It took Apple 6 months to get from the initial announcement of the first iPhone (9 January 2007, Wikipedia) to retail outlets (29 June 2007, Wikipedia). Project Glass was announced in a "prototype phase" in early April of this year. If we pretend Google's announcement was similar to Apple's, then a release date could be obtained in September of this year. This could go in line with the 722 demo units being requested just before I/O - so maybe Google will announce a product to sell before the holidays after all.

Though it'll probably be another year or two before it works like their promo video.

Pairing Google Wallet with Social Identity

With the rebranding of Google Checkout to Google Wallet late last year, I wondered what changes may've been in store. Google Play came out, but that wasn't really helping merchants. I've seen Google Wallet accepted in a few places in the D.C. area like Macy's and the Container Store, but accessibility has been difficult with only a handful of NFC-supporting phones on the market. So how would Google address this issue?

First thought is that you get some sort of thin credit-card-like device with NFC and some handshake that can transmit off of 3G (like the Kindle's Whispernet service). It works, but it's not great. So what's another approach? Maybe a one-time pad QR code that can be created for a financial transaction, but that still requires some knowledge and a smartphone, so again not so great. Google I/O offered a hint when it required to things for registration: financial information through Google Wallet and a real identity through Google+. With Google+ able to link a real identity to Google Wallet, Google has the building blocks of producing their own type of credit card.

Some people already made their own Google+ "identity cards."
With the supporting Android app Google is distributing for I/O 2012, the prominence of Google Wallet is seen in their event map. At first impression it hints cross-product integration between Wallet and Maps, but Android apps have been showing more of that. The Google I/O 2012 app posts events to Google Calendar for us, and the Google Maps app got Places recently added in as well.


I believe it's only a matter of time until a technology company purchases a telecommunications company. Tech companies want to offer the best products they can, but it seems telecommunication companies don't have the infrastructure to support it. Last year it was reported that Steve Jobs wanted the iPhone to work on WiFi and dodge the phone carriers altogether, probably out of Apple's desire to have more control over distribution channels and their vertical stack. However, I think it this thought has greater appeal for addressing Google's problems working with many OEMs and carriers.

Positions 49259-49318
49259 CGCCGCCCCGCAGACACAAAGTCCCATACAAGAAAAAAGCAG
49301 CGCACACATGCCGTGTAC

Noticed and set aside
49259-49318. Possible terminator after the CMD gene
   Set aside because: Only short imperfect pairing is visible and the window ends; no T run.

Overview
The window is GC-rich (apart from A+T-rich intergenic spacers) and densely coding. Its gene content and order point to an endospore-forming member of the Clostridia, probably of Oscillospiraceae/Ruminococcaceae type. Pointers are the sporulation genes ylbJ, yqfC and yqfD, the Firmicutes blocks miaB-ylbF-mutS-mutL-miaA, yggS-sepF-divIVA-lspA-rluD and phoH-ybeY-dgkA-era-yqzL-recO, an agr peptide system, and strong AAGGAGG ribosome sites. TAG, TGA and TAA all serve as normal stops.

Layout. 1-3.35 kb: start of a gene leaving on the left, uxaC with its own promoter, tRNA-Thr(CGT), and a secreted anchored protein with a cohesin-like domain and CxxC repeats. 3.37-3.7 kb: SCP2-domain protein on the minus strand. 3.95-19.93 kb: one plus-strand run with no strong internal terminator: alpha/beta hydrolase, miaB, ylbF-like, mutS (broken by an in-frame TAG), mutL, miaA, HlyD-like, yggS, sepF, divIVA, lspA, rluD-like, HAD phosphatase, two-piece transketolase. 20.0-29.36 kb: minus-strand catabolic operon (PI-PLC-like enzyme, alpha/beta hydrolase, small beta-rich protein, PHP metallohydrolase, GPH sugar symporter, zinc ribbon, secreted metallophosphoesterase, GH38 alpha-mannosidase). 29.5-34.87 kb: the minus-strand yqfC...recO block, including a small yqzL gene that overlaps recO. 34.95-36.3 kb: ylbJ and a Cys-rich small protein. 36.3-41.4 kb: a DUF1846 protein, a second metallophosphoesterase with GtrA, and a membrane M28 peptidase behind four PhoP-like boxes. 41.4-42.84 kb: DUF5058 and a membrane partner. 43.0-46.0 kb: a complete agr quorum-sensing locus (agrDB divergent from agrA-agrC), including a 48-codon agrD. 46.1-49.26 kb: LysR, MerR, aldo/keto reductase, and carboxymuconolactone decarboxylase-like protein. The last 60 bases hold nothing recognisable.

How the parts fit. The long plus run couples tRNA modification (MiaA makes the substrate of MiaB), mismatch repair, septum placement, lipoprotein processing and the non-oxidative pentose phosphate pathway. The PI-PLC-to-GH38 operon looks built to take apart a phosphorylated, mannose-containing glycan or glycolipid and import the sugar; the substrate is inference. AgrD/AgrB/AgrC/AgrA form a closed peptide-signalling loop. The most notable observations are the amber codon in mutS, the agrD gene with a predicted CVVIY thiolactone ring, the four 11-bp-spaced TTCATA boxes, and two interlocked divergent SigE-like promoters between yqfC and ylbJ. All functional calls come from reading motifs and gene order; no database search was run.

I think it'd be a brilliant, crazy idea if Google acquired T-Mobile. At the very least, I do think there's some quiet discussion about something going on between the two of them, and here are a few of the things that lead me to speculate:
  • T-Mobile was first to Android
  • T-Mobile's the only US carrier without the iPhone still.
  • T-Mobile has been prominent in recent Google announcements, notably the Google Music announcement late last year.
  • T-Mobile's Galaxy S III recent announcement that the release date is now split between the 21st and 27th.
  • The San Francisco 3g network update that's been in the news recently.
At the least, I do expect the close relationship with T-Mobile and Google to continue, though I couldn't tell you to what end. But we'll see where things go.


Google is tackling more and more fields, and they're covering a lot of territory. In the end, my thoughts are only a drop in the bucket, but I am hopeful at least one or two things work their way into Google I/O this year (personally I'm hopeful my Chrome speculations have legs). In the end though, Google has a way of taking their influence and steering the industry toward a better place. Whatever Google has in store for us all this year, I hope they continue to take us down this road.